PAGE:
While silver continues to be a popular color in the automotive industry, blue is expected to capture an increasing market share in the coming years.

Both pure tones and light values of blue are going to be strong, emerging color trends within the next few years.

The color silver has topped the automotive color charts once again this year, maintaining its supremacy as the most popular car color in North America. But in the future it will take on a fresh appearance as blues, browns and greens start to surge and become infused with silver to create a new look, according to a 2006 color popularity survey from PPG Industries.

Silver surpassed all colors among North American vehicles produced in the 2006 model year with 24%, down 2% from last year. Silver also remained the leading color for 2006 in all North American vehicle segments, with the highest share (29%) in the luxury category.

“Silver remains number one, but it’s evolving beyond the old parameters,” said Jane E. Harrington, manager, color styling, automotive coatings for PPG. “We’re going to see more graphite hues, and silver will shift to become a more complex color with subtle undertone tints of brown, blue, green and gold.

“Silver is going to remain popular. It’s a preferred hue because it defines character lines and features on the exterior of a vehicle better than a darker color,” she added. “But blue is going to start grabbing some of silver’s market share. Both pure tones and light values of blue are going to be strong, emerging color trends within the next few years.”

Additional research conducted by PPG revealed that for the 2006 model year in North America, white was the second most popular color at 16%, holding steady from last year. Black and red tied for third at 13% each, followed by blue at 12%. Naturals, which include light metallic beige, copper, orange and brown, also came in at 12%. Green captured 7%, and niche and specialty colors accounted for 3% (see Figure 1).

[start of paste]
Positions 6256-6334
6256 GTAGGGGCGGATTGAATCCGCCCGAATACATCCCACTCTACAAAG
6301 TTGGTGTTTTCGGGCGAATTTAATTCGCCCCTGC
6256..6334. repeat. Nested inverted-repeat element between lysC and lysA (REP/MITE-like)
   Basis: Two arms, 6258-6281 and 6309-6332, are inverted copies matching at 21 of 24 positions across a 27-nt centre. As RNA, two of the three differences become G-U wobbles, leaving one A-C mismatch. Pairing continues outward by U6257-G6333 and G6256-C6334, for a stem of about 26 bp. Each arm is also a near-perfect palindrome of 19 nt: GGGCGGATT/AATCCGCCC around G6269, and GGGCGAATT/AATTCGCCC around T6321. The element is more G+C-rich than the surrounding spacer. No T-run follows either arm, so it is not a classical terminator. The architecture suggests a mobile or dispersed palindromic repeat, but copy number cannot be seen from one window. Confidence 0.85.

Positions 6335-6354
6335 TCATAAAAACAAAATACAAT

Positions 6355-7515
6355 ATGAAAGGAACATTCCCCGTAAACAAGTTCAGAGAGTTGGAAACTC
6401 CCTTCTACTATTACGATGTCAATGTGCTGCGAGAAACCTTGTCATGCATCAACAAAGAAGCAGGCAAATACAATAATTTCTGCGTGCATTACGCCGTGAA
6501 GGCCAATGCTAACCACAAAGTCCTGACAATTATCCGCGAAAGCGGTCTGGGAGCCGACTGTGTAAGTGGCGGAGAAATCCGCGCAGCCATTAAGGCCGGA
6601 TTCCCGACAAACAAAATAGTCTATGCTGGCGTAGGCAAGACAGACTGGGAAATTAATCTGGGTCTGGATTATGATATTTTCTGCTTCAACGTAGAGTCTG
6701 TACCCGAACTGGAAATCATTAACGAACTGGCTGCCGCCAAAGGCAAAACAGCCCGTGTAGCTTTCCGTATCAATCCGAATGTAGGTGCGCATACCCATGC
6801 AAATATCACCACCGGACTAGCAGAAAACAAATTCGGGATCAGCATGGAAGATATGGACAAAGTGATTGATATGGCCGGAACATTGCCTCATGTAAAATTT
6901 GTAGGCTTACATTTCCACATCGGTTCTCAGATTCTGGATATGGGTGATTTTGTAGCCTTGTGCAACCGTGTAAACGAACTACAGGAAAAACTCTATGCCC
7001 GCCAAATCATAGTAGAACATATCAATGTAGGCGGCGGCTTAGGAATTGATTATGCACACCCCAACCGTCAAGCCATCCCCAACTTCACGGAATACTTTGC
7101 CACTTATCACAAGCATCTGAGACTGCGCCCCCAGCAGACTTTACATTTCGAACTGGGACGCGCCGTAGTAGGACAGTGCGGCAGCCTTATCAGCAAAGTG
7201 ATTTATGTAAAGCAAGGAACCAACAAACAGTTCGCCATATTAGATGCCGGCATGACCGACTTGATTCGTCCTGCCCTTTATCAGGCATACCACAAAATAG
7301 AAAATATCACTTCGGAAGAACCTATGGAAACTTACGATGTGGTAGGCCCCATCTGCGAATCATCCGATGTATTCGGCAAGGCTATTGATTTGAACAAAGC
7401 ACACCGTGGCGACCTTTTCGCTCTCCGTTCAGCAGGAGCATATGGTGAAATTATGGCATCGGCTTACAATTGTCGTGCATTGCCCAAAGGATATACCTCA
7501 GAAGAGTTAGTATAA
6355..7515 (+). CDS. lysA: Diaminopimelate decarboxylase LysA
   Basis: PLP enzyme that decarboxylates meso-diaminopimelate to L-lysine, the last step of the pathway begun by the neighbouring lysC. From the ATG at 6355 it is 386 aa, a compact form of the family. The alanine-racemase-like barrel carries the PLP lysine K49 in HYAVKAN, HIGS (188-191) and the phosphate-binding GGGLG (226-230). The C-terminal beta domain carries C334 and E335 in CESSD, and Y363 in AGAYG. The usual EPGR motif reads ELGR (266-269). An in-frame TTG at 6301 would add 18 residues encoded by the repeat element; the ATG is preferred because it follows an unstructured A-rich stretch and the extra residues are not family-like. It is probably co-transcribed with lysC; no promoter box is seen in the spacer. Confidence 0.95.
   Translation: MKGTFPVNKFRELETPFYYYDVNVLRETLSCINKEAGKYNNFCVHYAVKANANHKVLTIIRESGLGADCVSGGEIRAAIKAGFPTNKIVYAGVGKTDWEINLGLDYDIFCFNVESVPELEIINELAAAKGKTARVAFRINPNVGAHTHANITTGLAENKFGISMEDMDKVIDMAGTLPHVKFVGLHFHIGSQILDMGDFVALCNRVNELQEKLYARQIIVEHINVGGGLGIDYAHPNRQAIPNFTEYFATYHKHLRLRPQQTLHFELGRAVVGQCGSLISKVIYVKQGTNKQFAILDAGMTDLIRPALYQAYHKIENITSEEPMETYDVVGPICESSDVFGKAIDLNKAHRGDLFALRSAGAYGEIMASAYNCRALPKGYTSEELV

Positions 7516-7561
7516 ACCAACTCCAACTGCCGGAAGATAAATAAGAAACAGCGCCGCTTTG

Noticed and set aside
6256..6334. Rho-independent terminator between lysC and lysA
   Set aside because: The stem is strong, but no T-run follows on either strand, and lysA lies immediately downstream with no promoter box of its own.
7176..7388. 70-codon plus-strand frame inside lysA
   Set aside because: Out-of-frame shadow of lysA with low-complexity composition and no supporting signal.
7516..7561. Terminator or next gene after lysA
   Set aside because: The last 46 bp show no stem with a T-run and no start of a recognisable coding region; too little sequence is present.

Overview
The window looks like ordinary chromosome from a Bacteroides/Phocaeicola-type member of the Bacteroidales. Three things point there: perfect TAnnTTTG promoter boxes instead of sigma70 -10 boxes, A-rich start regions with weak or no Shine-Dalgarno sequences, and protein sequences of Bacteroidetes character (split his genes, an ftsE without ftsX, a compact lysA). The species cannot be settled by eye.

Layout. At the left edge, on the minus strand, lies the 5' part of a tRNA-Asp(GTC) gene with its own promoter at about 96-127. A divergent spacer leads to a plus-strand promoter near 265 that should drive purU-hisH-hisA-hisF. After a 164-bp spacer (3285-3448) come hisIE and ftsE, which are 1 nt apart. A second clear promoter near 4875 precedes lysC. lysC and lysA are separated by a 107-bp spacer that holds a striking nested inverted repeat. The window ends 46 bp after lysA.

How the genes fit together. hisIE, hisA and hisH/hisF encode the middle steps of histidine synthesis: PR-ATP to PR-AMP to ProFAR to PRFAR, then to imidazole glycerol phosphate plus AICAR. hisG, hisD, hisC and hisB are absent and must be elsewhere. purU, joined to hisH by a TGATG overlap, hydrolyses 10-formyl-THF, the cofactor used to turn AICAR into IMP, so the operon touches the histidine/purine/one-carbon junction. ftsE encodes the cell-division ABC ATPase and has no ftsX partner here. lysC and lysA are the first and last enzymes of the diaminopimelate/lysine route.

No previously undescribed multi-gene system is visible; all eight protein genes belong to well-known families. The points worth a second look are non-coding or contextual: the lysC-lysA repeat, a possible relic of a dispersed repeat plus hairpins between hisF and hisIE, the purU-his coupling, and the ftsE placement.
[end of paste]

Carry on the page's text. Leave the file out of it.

New Colors for the 2009-2010 Model Year

The PPG Global Design and Color Marketing Team, which consists of colorists in North America, South America, Germany, Italy, Japan, South Korea, China, Malaysia, India and Australia, developed 110 new concept colors for consideration by automotive designers for the 2009-2010 model years. The colors were recently unveiled to automakers as part of PPG’s annual color show.

“In addition to blue, the natural color family is going to be an area of growth for the automotive market,” Harrington said. “This new trend is based on the consumer’s desire for handcrafted-looking products that are authentic and exclusive.”

Harrington said she believes brighter colors are working their way back after years of silver, black and white dominating the popularity charts. “Color is one of the first things someone notices about a vehicle. It redefines the shape and styling of a car and brings it to life,” she said. “We see color inching back into the mainstream. Hues are being reinvented as they’re influenced by new shades, new coating technologies and special effects.”

Harrington also noted that the trend away from large SUVs and trucks will present new opportunities for specialized finishes. “We’re seeing brighter colors, two-tone finishes and a greater variety of finishes in the small-vehicle market,” she said.

The color experts at PPG are forecasting the following North American color trends for the 2009-2010 model years: